Oh, how I love Julius Malema. I can’t help it. I’m besotted with his chubby little face, his gimlet eyes, his petulant lips. He’s like a cross between an unshaven Britney Spears and crack cocaine, except with half the talent and twice as addictive.
Responsible journalists and readers berate me for writing about him all the time. ”You’re just giving a crackpot a platform he doesn’t deserve”, they say. ”You’re pandering to his rabble-rousing side,” they complain.
I don’t care! I can’t give him up, I can’t. Take Thursday’s classic Malemapropism. Malema is demanding to know ”why all the security cluster ministers are black while the economics cluster ministers are appointed from minority groups?”
Forget the validity of the implied accusation, forget the straight line delivered to a million racists worldwide who are dying to answer, ”Well, set a thief to catch a thief”, or ”if you want to screw up the economy, get the white man for the job”.
No, concentrate on the fact that the head of the ANC’s youth brigade, the ANCYL-biters as they’re popularly known, is petulantly telling us that ”we would have expected once again an African child to occupy that strategic position”.
And then remind yourself that the former management heads of the ANCYL-biters’ investment wing, Lembede, have been found to have totally screwed up their financial reporting, to have breached the Companies Act, and to have been too busy partying up a storm to bother to conduct audits of financial statements since Lembede’s establishment in 2000.
In fact, the Sunday Times alleges (can you allege a fact?) that R436-million from 32 suspected dubious deals has gone missing. And at this poignant moment in the ANCYL-biters’ long and recently chequered history, Malema decides to make the point that an African child should be the South African Reserve Bank governor.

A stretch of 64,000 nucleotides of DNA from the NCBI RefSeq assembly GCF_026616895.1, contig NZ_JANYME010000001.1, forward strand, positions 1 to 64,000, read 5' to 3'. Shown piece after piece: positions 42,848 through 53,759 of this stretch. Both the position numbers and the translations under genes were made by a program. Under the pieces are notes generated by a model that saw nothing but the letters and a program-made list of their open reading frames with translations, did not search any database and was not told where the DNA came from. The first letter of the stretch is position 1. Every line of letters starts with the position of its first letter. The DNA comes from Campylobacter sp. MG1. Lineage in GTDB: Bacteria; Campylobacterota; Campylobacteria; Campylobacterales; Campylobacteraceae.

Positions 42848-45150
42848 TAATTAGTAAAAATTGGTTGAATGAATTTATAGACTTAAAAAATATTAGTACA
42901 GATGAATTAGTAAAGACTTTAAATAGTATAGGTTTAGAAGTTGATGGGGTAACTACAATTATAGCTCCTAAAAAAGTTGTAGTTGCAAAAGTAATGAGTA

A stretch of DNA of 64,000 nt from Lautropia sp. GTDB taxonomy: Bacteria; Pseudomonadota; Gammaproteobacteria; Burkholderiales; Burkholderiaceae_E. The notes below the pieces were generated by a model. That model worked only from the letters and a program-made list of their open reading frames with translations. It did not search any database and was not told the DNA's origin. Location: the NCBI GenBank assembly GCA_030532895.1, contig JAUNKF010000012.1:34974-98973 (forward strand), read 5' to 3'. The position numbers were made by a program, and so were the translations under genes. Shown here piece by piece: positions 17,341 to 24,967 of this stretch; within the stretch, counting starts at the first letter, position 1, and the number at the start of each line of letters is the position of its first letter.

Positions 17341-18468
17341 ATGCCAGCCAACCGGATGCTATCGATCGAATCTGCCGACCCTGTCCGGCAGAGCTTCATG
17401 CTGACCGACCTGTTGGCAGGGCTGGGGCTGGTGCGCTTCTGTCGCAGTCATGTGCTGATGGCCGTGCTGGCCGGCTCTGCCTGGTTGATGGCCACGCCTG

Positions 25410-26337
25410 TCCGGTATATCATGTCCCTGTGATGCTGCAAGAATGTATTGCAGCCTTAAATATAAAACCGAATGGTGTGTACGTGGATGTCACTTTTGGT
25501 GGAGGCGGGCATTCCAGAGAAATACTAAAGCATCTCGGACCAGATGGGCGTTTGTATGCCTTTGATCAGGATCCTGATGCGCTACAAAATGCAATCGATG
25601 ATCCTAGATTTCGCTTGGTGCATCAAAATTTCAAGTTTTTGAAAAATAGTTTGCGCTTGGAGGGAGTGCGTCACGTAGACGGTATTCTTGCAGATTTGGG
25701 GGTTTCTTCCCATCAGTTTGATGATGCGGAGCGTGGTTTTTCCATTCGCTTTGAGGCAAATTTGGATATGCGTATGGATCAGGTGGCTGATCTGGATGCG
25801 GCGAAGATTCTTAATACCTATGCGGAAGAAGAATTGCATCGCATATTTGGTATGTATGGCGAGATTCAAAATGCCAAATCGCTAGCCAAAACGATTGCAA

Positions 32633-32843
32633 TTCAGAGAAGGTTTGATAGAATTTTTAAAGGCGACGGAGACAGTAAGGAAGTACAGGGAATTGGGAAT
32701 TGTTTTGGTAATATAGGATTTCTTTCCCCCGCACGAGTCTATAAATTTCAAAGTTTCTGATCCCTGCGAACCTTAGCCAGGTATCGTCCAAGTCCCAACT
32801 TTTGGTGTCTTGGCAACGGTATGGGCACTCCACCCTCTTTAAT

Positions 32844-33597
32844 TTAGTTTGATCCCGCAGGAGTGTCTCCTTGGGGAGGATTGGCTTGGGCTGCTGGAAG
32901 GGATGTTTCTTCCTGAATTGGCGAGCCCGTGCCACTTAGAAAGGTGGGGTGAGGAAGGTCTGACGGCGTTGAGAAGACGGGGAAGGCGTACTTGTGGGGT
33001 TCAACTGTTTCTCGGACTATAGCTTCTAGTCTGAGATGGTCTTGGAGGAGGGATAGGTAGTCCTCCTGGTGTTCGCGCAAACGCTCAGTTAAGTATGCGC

Oh, the exquisite timing. Every night I offer up a little prayer to the ghost of Groucho Marx, asking him to protect Julius Malema. He makes my life richer, and gives me a reason to get up in the morning.
Malema also tells us that unless we have black members of the economics cluster ministries, black kids won’t believe that they can aspire to one day work in strategic economic positions. As he so eloquently puts it, ”[The youth will think], because she [Marcus] is white, they [whites] are born like that, there’s no way I can be like that.”
Just how stupid does Malema think black kids are? Well, I guess he’s the youth expert. A more malicious mind than mine might point out that it’s far more likely that black kids will look at Lembede and the ANCYL-biters’ recent financial travails, and decide to aim a little higher than just being a corrupt, financially compromised official. Like president of the country, possibly.